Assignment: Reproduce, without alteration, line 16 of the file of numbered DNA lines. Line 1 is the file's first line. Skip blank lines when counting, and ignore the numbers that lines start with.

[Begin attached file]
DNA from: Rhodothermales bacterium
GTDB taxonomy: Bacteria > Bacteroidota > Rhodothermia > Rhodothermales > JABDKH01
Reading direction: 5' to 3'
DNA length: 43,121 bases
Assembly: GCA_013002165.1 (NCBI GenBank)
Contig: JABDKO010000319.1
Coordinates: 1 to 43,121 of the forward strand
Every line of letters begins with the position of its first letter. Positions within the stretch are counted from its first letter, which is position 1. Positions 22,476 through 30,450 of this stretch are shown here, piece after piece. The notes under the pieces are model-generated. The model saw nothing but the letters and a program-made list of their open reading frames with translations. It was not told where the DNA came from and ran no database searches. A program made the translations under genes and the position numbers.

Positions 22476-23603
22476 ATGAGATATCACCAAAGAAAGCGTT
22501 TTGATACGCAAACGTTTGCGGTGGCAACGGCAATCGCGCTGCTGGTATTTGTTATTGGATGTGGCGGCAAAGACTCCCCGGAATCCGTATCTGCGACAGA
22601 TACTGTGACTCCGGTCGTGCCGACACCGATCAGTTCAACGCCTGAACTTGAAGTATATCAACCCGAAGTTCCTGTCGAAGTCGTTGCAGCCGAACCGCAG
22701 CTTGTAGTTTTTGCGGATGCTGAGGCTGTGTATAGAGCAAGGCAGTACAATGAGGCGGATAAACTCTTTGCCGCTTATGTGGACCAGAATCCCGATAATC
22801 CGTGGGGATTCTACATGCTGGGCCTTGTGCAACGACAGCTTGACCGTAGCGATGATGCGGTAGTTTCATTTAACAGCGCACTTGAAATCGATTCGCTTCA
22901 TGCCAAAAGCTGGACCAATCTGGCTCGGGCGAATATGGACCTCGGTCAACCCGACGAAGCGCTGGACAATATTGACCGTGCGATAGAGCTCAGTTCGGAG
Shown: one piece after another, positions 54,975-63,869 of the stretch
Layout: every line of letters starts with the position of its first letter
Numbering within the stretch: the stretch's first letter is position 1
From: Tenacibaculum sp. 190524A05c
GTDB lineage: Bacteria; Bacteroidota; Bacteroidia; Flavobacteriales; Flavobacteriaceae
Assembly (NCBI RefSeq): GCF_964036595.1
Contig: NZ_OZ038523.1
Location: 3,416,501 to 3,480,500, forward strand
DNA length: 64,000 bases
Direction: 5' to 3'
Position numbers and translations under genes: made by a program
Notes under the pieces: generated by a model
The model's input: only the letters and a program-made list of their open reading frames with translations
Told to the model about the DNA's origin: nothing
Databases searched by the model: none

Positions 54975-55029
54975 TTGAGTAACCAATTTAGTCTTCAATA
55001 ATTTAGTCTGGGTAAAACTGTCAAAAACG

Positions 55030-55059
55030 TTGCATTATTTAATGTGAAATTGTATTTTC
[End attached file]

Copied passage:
Shown: one piece after another, positions 54,975-63,869 of the stretch